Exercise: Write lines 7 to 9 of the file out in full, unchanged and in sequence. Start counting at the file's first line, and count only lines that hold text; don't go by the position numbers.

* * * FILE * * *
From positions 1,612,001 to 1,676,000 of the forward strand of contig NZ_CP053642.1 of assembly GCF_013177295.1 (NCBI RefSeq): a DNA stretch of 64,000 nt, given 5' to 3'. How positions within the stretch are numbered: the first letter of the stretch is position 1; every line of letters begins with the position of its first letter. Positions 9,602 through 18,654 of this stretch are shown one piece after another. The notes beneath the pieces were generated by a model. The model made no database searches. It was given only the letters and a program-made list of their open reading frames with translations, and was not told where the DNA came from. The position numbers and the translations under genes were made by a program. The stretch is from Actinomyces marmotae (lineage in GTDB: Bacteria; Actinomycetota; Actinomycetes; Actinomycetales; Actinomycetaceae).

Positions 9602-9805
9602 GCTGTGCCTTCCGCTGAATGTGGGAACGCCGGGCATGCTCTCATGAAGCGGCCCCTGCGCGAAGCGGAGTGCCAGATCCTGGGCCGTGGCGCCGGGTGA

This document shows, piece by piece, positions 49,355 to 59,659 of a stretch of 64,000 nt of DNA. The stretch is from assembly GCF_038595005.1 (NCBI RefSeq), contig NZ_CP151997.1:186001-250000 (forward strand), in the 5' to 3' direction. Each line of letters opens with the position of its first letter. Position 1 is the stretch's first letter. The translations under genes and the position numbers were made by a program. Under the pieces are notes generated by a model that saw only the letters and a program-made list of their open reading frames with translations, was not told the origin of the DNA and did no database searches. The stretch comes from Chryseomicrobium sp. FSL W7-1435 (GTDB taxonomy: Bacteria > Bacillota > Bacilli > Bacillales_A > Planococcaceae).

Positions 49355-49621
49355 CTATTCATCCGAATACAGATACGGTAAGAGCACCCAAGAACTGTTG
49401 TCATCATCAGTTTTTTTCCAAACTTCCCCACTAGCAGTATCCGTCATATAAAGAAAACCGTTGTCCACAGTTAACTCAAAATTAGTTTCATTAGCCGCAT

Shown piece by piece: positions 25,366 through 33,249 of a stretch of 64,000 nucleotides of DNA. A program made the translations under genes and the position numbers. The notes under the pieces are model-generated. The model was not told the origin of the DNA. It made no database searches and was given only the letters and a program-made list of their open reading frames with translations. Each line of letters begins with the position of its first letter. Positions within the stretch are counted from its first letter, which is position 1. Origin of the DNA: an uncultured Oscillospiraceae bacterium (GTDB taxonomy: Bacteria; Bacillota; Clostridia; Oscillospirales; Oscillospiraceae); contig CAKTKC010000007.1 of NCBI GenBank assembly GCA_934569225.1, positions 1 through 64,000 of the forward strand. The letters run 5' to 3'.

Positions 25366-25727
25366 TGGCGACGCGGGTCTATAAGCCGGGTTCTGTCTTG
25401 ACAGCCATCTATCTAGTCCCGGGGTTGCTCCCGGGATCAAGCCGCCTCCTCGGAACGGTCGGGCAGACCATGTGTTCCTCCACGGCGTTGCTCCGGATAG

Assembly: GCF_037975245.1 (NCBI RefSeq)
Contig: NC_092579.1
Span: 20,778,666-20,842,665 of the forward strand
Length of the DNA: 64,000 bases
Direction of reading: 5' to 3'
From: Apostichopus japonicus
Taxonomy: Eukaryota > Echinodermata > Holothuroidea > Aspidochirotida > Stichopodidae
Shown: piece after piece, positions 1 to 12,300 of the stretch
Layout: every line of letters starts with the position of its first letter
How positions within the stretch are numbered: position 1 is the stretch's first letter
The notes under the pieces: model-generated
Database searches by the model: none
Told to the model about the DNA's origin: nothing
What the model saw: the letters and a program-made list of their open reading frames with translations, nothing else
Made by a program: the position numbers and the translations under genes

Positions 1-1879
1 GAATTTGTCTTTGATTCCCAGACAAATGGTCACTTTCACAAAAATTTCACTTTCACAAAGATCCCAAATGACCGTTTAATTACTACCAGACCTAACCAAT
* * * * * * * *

49401 TCATCATCAGTTTTTTTCCAAACTTCCCCACTAGCAGTATCCGTCATATAAAGAAAACCGTTGTCCACAGTTAACTCAAAATTAGTTTCATTAGCCGCAT

Shown piece by piece: positions 25,366 through 33,249 of a stretch of 64,000 nucleotides of DNA. A program made the translations under genes and the position numbers. The notes under the pieces are model-generated. The model was not told the origin of the DNA. It made no database searches and was given only the letters and a program-made list of their open reading frames with translations. Each line of letters begins with the position of its first letter. Positions within the stretch are counted from its first letter, which is position 1. Origin of the DNA: an uncultured Oscillospiraceae bacterium (GTDB taxonomy: Bacteria; Bacillota; Clostridia; Oscillospirales; Oscillospiraceae); contig CAKTKC010000007.1 of NCBI GenBank assembly GCA_934569225.1, positions 1 through 64,000 of the forward strand. The letters run 5' to 3'.

Positions 25366-25727